Content Overload: Making the Excess of Available Knowledge Work for You

We live in an age of content overload. There’s so much to do. Keeping up with ever changing industries and technological tools is a continual challenge; not to mention all the resources for entertainment and learning outside of your professional field.

Currently, I have:

  • Close to 50 blogs bookmarked
  • Hundreds of movies in my Netflix queue
  • A long list of books in my Amazon wish list (as well as those on my bookshelf I haven’t gotten to yet)
  • A sizeable list of tv shows I hope to view in their entirety in the near future
  • Hundreds of podcasts downloaded I haven’t yet listened to
    …and, of course,
  • A to do list of a variety professional intentions that’s always growing even as I work my way through it
  • I bet you could create a similar list to this.I’m fully cognizant of the privileged position I’m in historically to be able to complain of having just too much quality content at my fingertips. Even so, it does feel like a problem at times. There are so many distractions and technology is developing creative new ways to distract us further all the time.

 

On the other hand, technology is also creating tools to help us organize and prioritize our various lists and tasks. I wrote recently about my feelings on movie queues and wish lists, but there are also tools readily available for managing a to do list; RSS feeds to help us scan blog headlines and thus prioritize which to read fully; and, personalized ratings systems to help us weed out entertainment that’s likely not worth our time.

There’s also the wisdom of just accepting that we’re simply not going to get to all of it. That nagging to do list is going to continue to keep me from many of those movies, books and tv shows and that’s ok. I don’t seek out great stories so I can check them off a list when I complete them, I do it so I can enjoy them in the moment. My life really won’t be the poorer if I forgo that blog post about a stranger’s trip to Argentina in order to read one that teaches me something new about link building.

We’re all lucky because we get to be choosy. The content overload that occasionally feels like a curse, always reminding us of what we haven’t done yet, is really one of the great privileges of our age. Enjoy it.

 

On Reading and Writing

I’ve always been a big reader. Writing came pretty naturally to me and I realized early on that the quality of my writing had a lot to do with the amount I read. The best way to develop a firm grasp of language and learn to communicate effectively in your writing is to spend a lot of time immersed in how great writers do it.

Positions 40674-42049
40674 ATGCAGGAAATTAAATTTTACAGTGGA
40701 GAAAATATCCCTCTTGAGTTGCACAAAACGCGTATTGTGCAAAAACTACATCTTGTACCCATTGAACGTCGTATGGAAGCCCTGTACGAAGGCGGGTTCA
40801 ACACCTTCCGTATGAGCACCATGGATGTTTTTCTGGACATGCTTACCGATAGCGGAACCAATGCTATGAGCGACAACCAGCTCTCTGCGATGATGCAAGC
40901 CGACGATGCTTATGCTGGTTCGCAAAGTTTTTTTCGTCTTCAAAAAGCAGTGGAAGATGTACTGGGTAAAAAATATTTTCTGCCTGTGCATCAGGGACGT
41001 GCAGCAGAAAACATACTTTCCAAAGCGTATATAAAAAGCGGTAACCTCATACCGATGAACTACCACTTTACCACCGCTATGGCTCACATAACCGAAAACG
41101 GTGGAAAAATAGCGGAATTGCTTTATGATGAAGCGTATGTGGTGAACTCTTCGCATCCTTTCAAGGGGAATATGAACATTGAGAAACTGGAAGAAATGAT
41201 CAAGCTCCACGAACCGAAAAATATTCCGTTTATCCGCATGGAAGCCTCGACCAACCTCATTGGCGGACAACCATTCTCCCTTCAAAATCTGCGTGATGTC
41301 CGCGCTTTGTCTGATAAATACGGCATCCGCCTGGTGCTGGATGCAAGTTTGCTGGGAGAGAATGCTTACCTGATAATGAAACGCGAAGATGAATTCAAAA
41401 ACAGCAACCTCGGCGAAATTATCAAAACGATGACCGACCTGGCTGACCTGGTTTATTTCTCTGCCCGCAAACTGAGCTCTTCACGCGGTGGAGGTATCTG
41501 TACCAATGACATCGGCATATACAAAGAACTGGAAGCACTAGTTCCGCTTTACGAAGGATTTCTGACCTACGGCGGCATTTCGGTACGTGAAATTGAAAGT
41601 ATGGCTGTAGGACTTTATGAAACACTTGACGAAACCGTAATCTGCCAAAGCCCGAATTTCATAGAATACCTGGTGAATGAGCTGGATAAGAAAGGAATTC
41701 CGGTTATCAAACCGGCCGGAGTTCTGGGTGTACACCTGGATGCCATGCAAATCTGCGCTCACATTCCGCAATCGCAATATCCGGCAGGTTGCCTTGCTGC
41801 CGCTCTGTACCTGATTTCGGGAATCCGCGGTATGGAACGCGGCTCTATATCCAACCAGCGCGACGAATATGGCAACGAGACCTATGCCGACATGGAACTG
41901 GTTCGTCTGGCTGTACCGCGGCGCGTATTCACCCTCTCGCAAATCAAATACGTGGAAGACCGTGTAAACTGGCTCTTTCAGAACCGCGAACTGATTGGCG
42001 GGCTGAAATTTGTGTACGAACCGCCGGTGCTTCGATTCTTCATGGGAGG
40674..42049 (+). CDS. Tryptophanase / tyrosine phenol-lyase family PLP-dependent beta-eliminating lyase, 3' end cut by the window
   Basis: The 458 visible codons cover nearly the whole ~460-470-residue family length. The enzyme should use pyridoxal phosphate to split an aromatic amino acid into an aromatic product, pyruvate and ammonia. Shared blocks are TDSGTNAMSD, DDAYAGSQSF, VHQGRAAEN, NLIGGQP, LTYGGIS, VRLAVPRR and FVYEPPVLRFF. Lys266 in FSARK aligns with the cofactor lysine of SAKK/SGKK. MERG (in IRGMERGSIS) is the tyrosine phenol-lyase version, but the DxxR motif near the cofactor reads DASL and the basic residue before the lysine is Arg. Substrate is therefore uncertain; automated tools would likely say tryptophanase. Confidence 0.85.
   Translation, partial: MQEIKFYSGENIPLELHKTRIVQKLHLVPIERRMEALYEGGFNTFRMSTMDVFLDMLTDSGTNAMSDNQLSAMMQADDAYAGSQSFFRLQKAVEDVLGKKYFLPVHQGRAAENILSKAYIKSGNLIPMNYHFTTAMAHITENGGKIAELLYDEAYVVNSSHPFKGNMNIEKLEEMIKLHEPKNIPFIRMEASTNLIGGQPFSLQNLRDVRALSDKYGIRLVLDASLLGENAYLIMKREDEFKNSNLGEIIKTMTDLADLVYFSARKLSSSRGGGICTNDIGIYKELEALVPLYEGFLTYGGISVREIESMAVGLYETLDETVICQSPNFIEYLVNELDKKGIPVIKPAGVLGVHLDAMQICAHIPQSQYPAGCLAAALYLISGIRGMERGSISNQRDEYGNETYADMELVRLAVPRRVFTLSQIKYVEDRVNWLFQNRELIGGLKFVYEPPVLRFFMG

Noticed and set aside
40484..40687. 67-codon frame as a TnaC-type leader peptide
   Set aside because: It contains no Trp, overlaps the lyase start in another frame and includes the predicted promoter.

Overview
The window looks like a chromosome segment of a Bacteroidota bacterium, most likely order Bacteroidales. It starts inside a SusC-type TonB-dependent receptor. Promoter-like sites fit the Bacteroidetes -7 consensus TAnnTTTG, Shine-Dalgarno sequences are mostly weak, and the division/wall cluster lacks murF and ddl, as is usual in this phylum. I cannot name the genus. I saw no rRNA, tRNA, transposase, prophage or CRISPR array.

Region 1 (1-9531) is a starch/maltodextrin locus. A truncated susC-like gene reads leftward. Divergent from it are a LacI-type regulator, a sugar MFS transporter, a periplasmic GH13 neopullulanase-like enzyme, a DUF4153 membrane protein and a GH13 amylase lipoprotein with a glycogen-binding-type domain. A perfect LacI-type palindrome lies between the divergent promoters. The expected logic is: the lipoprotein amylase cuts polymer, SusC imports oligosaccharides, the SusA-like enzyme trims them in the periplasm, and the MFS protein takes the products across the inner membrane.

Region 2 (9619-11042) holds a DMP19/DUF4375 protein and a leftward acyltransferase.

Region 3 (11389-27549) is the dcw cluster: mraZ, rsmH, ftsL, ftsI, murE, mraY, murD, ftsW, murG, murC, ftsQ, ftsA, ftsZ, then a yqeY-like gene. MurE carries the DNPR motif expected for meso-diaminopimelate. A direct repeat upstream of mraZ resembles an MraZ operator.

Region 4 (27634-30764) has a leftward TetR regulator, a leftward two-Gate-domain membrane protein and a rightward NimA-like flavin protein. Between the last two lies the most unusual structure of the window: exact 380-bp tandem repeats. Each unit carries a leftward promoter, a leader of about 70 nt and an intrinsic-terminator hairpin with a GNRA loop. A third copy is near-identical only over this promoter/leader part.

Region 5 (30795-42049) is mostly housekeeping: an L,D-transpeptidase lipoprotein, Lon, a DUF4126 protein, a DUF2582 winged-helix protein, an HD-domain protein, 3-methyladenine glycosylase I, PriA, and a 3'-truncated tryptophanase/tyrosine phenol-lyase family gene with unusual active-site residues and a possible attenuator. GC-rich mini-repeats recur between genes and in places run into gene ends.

This always seemed like a fairly obvious truth to me: to be a good writer, you should first be a good reader. It was thus a surprise to encounter this Salon article that posits that there’s a new generation of aspiring writers with no interest in reading.

The evidence of this as a trend is largely anecdotal, so I’m not sure just how seriously to take it. That said, it’s difficult for me to imagine how someone would even come to the idea of wanting to make writing a focus of life without first cultivating the love of language, storytelling and knowledge that to me seem so intertwined with reading.

I often think of the history of literature as one long conversation. Different writers over time can borrow ideas and style techniques from one another to create something new. Shakespeare took stories from history and many of the great writers that came before him. Jorge Luis Borges, my personal favorite, often wrote of his preference for reading over writing and both his fiction and non-fiction essays are littered with ideas and references to other writers. Dante made this idea of writing as a continuing conversation over generations explicit with his use of Virgil in The Divine Comedy. The two even meet with several other poets in their time in Purgatory and discuss various issues related to poetry and religion*.

The written word allows us the great privilege of maintaining our knowledge of the ideas and stories of the brilliant men and women who came before us. If a writer rejects learning from the writers of our past, he or she lose the opportunity to be a part of the great conversation. So much of what’s been new and progressive throughout human history has come about due to our ability to build off of the ideas that came before. A refusal to embrace that means you’re likely to stay a few steps behind those that do.

*I might be the only person to read The Divine Comedy and prefer Purgatory to Inferno, specifically because I love the idea of Dante using it as an artistic outlet for having an imagined chat with his favorite writers.